We next turn to Dix's retaliation claim. Viewed in the light most favorable to Dix, the record shows that in October 1991 she and other employees under Vetillo's supervision began to complain to Siemens's human resources department about Vetillo's conduct. Dix was particularly active in protesting Vetillo's behavior, and she characterized it as sex discrimination. In early 1992, Harry J. Hamilton, the head of human resources for Siemens, came to Chicago to investigate the allegations. Hamilton met individually with some employees, and he and Caputo also called a meeting of all the Midwest region's sales representatives at which a few salespeople, including Dix, expressed their concerns. Although the details of the group meeting are sketchy, Caputo apparently reacted very strongly, defending Vetillo in a confrontational manner and discouraging the sales staff from voicing their complaints. The salespeople emerged from the meeting feeling shaken; Dix was crying. She subsequently canceled her individual meeting with Hamilton, despairing that Siemens would ever do anything about Vetillo's conduct.


Vetillo did not attend the group meeting, but was aware that it was taking place and knew either before or shortly thereafter that it was about him. A number of his employees expressed fear that Vetillo would retaliate against the "confirmers," Vetillo's term for those who had lodged complaints. Vetillo apparently stated on more than one occasion, "If you go to Human Resources you are fucked. If you go to Dom Caputo he is going to tell me about it anyway." Frangella 7/22/93 Aff. p 13. Even Hamilton, whose deposition was generally quite favorable to Vetillo, admitted that "there was [sic] some general feelings that [Vetillo] would retaliate" against anyone who complained about him. Hamilton Dep. at 41.


The Elliott-Larsen Act prohibits retaliation against an individual for opposing a violation of its provisions. Mich.Comp.Laws Ann. § 37.2701. In order to prove retaliation, an employee must show that (1) he or she opposed violations of the Act and (2) the opposition was a significant factor in an adverse employment decision. Booker v. Brown & Williamson Tobacco Co., 879 F.2d 1304, 1310 (6th Cir.1989).


* The first issue is whether Dix's actions invoked the protection of the Elliott-Larsen Act. Booker held that "a vague charge of discrimination in an internal letter or memorandum is insufficient to constitute opposition to an unlawful employment practice." 879 F.2d at 1313. The court thus found that an isolated reference to an employer's "ethnocism" in a letter sent to the company's human resources department was not opposition to discrimination within the meaning of Mich.Comp.Laws Ann. § 37.2701(a). Id. at 1313-14. In contrast, the record here, viewed in the light most favorable to Dix, indicates repeated and explicit complaints about sex discrimination through a series of conversations and correspondence with the human resources department, beginning in October 1991. Such actions are more than a vague, isolated reference to discrimination. Furthermore, a Michigan appellate court decision has indicated that Booker misconstrued Michigan law:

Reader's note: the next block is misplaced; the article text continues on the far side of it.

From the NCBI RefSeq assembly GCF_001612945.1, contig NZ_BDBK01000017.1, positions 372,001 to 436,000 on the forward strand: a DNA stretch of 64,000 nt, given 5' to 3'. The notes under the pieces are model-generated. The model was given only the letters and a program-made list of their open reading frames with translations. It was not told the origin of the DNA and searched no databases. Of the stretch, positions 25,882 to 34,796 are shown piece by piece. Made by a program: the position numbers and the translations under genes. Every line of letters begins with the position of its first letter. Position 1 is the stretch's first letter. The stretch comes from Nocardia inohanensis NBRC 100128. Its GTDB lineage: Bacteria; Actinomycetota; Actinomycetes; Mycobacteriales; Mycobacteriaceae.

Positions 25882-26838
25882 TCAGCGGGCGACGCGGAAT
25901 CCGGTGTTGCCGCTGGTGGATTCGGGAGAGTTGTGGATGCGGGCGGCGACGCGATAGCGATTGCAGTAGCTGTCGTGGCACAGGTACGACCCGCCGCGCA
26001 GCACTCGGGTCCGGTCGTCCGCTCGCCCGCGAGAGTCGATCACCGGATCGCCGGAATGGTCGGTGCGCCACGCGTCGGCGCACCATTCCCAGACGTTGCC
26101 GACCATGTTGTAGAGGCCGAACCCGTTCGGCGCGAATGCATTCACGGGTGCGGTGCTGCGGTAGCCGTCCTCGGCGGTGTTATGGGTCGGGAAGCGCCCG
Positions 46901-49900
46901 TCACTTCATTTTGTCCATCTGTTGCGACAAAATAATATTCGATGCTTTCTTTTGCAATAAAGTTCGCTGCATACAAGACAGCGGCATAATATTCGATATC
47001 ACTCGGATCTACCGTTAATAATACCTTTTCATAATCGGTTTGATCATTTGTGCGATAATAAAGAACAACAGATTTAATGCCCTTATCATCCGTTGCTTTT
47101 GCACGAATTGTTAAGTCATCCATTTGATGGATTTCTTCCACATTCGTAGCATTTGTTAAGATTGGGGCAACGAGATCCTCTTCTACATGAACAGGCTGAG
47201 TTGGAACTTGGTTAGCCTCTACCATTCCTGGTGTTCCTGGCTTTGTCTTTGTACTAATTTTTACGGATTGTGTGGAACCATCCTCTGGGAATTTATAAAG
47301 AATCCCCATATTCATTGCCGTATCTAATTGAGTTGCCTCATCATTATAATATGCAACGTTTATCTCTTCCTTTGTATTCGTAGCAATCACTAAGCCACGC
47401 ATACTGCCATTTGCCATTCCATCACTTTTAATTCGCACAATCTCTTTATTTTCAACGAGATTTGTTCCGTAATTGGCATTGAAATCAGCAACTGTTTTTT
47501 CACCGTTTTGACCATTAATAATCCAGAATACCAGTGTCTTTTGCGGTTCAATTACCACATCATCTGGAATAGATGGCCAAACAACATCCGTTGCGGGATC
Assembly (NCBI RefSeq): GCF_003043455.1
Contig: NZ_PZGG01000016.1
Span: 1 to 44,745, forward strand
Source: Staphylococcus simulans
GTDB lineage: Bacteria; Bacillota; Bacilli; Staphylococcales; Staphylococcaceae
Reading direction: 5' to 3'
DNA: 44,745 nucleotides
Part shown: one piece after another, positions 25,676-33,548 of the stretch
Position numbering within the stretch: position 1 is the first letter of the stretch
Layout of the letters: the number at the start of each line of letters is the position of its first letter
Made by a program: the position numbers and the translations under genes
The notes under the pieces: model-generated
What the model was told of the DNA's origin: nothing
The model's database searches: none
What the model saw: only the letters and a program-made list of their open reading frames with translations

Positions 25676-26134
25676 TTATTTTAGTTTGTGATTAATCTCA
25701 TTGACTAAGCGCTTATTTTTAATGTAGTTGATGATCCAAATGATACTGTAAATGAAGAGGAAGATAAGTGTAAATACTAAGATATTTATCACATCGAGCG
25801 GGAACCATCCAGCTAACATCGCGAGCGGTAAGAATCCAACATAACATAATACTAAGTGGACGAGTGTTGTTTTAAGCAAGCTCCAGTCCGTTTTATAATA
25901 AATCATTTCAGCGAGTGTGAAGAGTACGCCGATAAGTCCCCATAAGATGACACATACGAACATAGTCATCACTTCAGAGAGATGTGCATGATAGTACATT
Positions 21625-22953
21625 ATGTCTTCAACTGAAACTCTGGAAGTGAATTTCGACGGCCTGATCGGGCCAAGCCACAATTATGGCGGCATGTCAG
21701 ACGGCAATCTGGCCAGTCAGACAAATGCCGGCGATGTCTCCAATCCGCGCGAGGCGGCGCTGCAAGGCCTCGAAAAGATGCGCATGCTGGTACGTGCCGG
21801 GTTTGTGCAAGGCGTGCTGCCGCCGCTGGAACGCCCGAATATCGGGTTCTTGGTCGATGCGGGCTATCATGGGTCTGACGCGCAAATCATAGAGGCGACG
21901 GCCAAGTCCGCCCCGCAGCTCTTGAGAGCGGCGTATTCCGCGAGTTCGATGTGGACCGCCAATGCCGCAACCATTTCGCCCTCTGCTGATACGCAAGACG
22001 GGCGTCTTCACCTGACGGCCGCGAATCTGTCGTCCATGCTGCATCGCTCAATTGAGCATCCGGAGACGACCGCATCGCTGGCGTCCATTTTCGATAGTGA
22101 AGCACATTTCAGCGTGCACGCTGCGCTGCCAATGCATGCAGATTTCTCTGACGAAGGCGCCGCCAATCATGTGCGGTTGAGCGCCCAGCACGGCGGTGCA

We strongly disagree with [Booker 's] interpretation of the act. Regardless of the vagueness of the charge or the lack of formal invocation of the protection of the act, if an employer's decision to terminate or otherwise adversely effect [sic] an employee is a result of that employee raising the spectre of a discrimination complaint, retaliation prohibited by the act occurs.


McLemore v. Detroit Receiving Hosp., 493 N.W.2d 441, 443 (Mich.Ct.App.1992), appeal denied, 506 N.W.2d 877 (Mich.1993). Any number of Dix's actions can be viewed as "raising the spectre of a discrimination complaint." Dix's complaints in October 1991 and thereafter thus constituted protected opposition to discrimination.




The inquiry next shifts to whether Dix's complaints were a "significant factor" in the decision to fire her. See Booker, 879 F.2d at 1310. A threshold issue is whether the decisions that led to Dix's discharge were made with the knowledge that she had complained of sex discrimination. Caputo certainly knew of Dix's grievances, but the record contains no evidence that a retaliatory motive might have fueled any of Caputo's actions. Vetillo, on the other hand, vowed to retaliate against those who complained about him, but there is no direct evidence that he knew that Dix had been a complainant.


The circumstantial evidence, however, creates a genuine issue of fact material to Vetillo's knowledge. Although Dix's grievances were initially off the record, she eventually allowed her name to be used when the management discussed what to do about Vetillo. By the time she spoke out in front of Caputo and her colleagues at the February 1992 meeting, she clearly was no longer reticent about letting her views be known. As noted above, Vetillo himself declared that Caputo would tell him who had complained. Vetillo also admitted in his deposition that he had asked Caputo shortly after the group meeting who had leveled charges against him, although Vetillo maintained that Caputo had not responded. This evidence is not necessarily compelling, but it is sufficient to create a jury question.